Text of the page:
How To Overcome Impostor Syndrome on Video

Are you throwing these away?

Then stop. These are really valuable to you.

It took a man named Victor Borge to stop me from throwing away mine.

Victor Borge, originally from Denmark, was a classical pianist.  

He was also very funny. They called him the Clown Prince of Denmark. 

He starred in movies with Frank Sinatra. He had his own TV show on NBC.

At the end of his 7-decade career, I was in the first decade of my career and we got to work together very briefly.

He was to be playing this beautiful black Steinway grand piano and I was to be filming him doing it. I was setting up all the lights. I was trying my hardest to make a name in the TV industry.

He said to me, “my boy, can I see the magic you are creating with your lighting?” Gulp! I set up a screen so he could see the shot I was creating.

“My boy,” he paused, “this is w-o-n-d-e-r-f-u-l. You have a gift.”

Phew! I responded with how I always responded. “Nah, anyone could do this.” 

I went to walk away and his hand went on my arm and pulled me up. He spoke.

“Have you ever had an occasion where you wanted to buy someone a gift, and this person was special to you, so you spent a lot of time choosing the gift because you wanted it to mean something special to the person.  You wrapped it, just so. You waited and waited, and you chose the right moment to give it. The moment had to be just right?”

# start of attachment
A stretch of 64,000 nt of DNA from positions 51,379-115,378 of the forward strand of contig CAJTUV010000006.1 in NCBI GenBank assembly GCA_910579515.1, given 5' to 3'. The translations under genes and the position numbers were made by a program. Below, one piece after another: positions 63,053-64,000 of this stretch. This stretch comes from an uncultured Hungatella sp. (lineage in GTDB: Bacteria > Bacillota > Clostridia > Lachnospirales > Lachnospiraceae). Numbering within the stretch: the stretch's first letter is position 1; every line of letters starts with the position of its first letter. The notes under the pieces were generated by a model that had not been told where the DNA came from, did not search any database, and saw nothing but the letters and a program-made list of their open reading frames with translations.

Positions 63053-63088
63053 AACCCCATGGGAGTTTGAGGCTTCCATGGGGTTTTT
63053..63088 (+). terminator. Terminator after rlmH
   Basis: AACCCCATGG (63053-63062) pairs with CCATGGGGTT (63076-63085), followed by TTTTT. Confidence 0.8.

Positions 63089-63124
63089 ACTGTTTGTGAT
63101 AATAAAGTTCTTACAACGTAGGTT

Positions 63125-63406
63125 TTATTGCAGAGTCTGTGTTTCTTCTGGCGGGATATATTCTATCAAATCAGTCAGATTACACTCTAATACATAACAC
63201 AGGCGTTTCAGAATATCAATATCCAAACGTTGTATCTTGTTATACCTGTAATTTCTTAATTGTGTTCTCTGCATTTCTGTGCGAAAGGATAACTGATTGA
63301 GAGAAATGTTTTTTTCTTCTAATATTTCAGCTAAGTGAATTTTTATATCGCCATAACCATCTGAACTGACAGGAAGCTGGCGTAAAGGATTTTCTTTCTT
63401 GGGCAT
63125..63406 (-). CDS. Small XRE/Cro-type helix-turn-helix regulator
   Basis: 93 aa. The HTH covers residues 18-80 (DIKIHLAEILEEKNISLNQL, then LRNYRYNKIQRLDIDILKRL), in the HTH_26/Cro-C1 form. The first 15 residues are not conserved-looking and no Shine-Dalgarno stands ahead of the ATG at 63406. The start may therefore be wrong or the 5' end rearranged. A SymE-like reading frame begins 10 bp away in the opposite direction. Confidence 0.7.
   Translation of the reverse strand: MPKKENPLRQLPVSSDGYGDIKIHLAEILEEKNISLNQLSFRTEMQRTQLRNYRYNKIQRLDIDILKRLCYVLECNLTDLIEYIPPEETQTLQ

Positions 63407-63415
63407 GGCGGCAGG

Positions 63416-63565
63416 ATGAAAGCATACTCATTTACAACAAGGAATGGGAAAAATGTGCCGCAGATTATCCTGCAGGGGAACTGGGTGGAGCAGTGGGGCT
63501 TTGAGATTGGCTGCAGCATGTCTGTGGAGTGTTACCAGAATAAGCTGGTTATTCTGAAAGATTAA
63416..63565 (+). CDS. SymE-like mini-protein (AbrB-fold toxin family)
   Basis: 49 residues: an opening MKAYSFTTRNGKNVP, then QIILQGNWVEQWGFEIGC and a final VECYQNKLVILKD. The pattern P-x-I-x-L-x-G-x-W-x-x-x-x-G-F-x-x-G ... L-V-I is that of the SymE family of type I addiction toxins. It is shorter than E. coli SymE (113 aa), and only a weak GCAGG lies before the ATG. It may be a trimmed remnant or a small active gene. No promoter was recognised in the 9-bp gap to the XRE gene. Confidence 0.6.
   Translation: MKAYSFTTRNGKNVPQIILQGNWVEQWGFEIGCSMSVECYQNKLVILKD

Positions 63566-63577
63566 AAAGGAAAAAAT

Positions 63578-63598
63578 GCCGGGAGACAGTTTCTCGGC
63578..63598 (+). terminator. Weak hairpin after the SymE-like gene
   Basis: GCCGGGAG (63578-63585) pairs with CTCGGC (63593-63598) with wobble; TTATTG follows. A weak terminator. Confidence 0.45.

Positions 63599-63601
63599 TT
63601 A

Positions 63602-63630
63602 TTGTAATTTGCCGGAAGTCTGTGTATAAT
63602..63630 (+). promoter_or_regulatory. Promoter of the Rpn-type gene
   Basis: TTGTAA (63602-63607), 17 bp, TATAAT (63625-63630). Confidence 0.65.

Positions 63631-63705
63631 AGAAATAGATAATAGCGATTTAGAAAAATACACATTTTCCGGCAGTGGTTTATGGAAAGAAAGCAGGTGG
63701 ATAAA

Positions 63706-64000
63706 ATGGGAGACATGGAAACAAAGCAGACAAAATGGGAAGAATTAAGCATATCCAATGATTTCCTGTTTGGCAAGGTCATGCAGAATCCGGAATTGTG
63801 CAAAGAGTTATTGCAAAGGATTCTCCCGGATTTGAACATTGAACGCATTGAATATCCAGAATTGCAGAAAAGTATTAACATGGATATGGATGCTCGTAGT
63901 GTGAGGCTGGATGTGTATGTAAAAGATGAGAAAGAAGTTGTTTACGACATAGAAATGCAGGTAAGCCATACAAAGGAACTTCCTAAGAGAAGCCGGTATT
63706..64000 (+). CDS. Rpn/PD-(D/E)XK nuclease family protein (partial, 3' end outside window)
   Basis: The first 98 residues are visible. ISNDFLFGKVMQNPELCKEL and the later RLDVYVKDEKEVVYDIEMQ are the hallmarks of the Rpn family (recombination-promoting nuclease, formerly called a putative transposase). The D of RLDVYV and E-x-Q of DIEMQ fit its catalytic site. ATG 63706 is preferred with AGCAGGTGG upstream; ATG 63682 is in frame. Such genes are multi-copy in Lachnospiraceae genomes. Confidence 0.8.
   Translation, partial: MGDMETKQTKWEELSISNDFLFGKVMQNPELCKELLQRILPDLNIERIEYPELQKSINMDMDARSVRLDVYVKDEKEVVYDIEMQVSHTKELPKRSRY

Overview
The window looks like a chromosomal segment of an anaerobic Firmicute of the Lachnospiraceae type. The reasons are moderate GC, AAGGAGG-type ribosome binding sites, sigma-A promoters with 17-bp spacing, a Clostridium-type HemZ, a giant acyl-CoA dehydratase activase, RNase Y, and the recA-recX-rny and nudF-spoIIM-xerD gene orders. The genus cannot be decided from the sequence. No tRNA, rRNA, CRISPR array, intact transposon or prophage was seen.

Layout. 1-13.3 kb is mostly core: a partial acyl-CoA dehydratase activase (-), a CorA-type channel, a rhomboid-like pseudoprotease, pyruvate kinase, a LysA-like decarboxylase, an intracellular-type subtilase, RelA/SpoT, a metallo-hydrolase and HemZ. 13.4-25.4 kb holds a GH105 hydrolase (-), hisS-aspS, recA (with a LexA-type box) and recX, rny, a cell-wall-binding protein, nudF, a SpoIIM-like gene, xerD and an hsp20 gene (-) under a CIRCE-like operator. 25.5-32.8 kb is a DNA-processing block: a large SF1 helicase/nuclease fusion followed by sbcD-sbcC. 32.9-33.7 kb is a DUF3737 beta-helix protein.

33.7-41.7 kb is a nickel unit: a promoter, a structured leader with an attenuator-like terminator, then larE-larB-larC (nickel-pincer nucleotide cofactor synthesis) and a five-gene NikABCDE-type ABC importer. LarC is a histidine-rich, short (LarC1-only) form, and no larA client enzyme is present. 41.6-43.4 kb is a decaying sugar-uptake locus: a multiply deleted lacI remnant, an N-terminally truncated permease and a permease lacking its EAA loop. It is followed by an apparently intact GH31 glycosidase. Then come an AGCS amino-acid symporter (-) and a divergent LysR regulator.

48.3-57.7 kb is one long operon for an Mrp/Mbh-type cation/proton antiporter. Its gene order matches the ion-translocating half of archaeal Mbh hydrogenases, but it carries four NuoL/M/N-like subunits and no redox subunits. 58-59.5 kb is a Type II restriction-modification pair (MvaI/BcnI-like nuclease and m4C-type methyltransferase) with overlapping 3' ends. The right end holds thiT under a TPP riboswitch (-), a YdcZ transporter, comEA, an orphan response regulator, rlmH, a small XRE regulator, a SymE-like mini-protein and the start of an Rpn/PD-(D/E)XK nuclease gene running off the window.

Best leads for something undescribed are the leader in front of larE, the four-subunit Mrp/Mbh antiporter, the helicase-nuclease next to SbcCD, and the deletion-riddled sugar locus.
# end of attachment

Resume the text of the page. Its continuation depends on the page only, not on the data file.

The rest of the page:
Not sure what this was about or my part in it, that he still had his hand on my arm suggested I answer earnestly, if not intelligently. “I think so?”

Victor Borge eloquently continued, “What if they opened it, and just said that’s nice, and pushed it to the side. You’d feel very rejected, right?”

The lively conversationalist in me came back with, “I think so?”

Now he got to the point. “When I am on stage and the audience applauds, this is a gift of gratitude they are giving me, and I graciously accept it.” 

“My boy…” 

I felt his grasp on my arm tighten so I paid attention.

“I just gave you my gift, a compliment for your work, and you crumpled it up, right under my nose, and threw it away by saying, ‘oh it’s nothing.’ My boy, you must learn to accept the gift of a compliment. What you have just told me is that I am a bad judge of character, that I don’t know something of quality when I see it. It’s not what you intended to say, but it’s exactly what you did say.”

It took me a while to understand this. 

I didn’t accept compliments, because I didn’t believe in myself.

Because I didn’t believe in myself I played small for so long.

I’ve changed.

If you do not have video confidence, if you struggle with the Impostor Syndrome, I think this is the very first step to take on your road to becoming utterly compelling on video.

 

BONUS 1 How to Accept A Compliment

Simply stop, face the person, look them in the eye, smile and say, “Thank you, you’ve made my day.” 

 

BONUS 2 Give Compliments Too!

Authentic compliments lift people and give them wings. 

A compliment won’t pay the rent but it makes others feel ten foot tall. 

There are very few things in the world where you can expend such little effort to get a huge effect.

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